It can be appreciated that the circuit of the present invention may be part of a larger circuit, such as a Wheatstone bridge, a voltage divider, or many other types of circuits which include electrical components to be trimmed.
In this patent application, the term "thermally-mutable material" is intended to mean a material that behaves like a polycrystalline semiconductor material having electrical and/or other material properties that can be reversibly changed within a certain range by restructuring of the "grains" making up the material and/or grain boundaries, and/or spatial distribution of dopants within the grains, and/or grain boundaries. Once a change to the property is effected, it remains essentially stable for the purposes of subsequent operation. Such restructuring can be achieved by thermal cycling and/or by physical stimulation such as application of pressure, etc. In the present state of the art, polycrystalline silicon (polysilicon) and polycrystalline silicon-germanium are known to be thermally-mutable materials. While the making of resistors from polysilicon is the most common application, it is known to make a resonator from polysilicon, in which the resonant frequency of the resonator is trimmable due to changes in its mechanical properties.
BRIEF DESCRIPTION OF THE DRAWINGS
FIG. 1: Shows generally the trimming behavior vs. pulse amplitude.
FIG. 2: Shows a quantitative example of the direction of trimming vs. pulse amplitude.
FIG. 3: Shows resistance recovery at a constant recovery voltage of 3.6V (near optimal, according to the prior art, about 85% of the last "down" pulse).
FIG. 4: Shows resistance recovery of the same resistor as in FIG. 3, at constant recovery voltages of 3.44V, 3.6V, 3.77V, 3.93V, demonstrating that 3.6V is near optimal, in accord with the prior art.
FIG. 5: Shows the result of pulse-series-1, an example of the invented decreasing sequence of recovery pulses, with acceleration of recovery at each decrement of pulse amplitude.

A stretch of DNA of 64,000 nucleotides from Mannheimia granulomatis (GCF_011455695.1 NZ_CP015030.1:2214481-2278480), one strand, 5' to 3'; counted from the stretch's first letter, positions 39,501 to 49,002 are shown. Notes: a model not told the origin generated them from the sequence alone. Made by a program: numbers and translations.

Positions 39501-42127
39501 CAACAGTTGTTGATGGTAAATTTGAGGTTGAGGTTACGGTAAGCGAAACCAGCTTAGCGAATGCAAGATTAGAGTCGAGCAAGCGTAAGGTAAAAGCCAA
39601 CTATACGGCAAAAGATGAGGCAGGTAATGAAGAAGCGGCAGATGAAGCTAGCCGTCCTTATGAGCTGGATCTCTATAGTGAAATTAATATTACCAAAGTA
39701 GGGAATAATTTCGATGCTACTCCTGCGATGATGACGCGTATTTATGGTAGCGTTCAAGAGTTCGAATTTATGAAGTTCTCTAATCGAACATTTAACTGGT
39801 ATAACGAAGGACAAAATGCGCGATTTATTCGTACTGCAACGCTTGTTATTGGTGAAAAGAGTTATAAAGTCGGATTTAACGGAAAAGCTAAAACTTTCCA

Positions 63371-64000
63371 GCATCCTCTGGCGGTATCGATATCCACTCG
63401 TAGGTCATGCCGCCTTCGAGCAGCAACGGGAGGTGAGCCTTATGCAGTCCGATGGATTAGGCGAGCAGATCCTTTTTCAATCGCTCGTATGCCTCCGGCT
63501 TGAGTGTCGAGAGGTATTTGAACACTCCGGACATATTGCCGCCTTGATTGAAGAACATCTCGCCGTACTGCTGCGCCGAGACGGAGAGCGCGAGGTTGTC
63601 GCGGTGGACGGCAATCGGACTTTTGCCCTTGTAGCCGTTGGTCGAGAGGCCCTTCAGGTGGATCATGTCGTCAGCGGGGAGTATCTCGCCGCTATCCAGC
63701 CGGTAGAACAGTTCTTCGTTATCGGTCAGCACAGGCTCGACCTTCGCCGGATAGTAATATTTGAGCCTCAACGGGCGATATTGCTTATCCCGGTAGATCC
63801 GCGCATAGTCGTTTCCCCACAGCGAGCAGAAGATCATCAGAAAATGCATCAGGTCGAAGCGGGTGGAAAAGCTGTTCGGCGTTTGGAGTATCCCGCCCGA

FIG. 6: Shows the result of pulse-series-2, another example of the invented decreasing sequence of recovery pulses.
FIG. 7: Compares the speed and range of recovery of the sequences using adaptive decrements, with the speed and range of recovery of the sequence analogous to the prior art.
FIG. 8: Compares recoveries achieved from four 20-second recovery pulse sequences, each beginning at different pulse amplitudes, and ending at approximately the same pulse amplitude. The off-cycles (during which the resistances were measured), were executed, but are not shown.
FIG. 9: Shows the resistance response when sequence #1 in FIG. 8 (1' in this figure) is immediately followed by sequence #4 (4' in this figure). At the end of sequence #1', the resistance is at "A". Upon application of the first pulse of sequence #4', the resistance drops dramatically, and then rises to a substantially higher value than "A".
FIG. 10: Shows very fine recovery at pulse amplitudes just above the threshold for adjustment. (Note the change in scale from the previous plots.)
FIG. 11: Shows a quantitative example of a full adjustment pulse sequence (pulse amplitude and width, and inter-pulse interval), to trim from about 6400 ohms to 5500 ohms, including three overshoots.
FIG. 12: Shows a bridge amplification circuit (gain approximately 400), used to measure high precision resistance adjustment.
FIG. 13: Shows a quantitative example of a full adjustment pulse sequence (pulse amplitude and width, and inter-pulse interval), to adjust the FIG. 12 circuit to high-precision. The precision achieved was better than 10 ppm, and the sequence took 3.5 seconds in automated mode, to trim by an amount approximately 1.5% (15000 ppm) of the target resistance.
FIG. 14: Shows a magnified view of the circuit response to last few pulses of FIG. 13.
FIG. 15: Shows a schematic block diagram of the circuitry needed to implement the adaptive algorithm for bi-directional resistance adjustment (single resistor case).
FIG. 16: Shows a schematic block-diagram of the circuitry for R-trimming (bridge resistor case).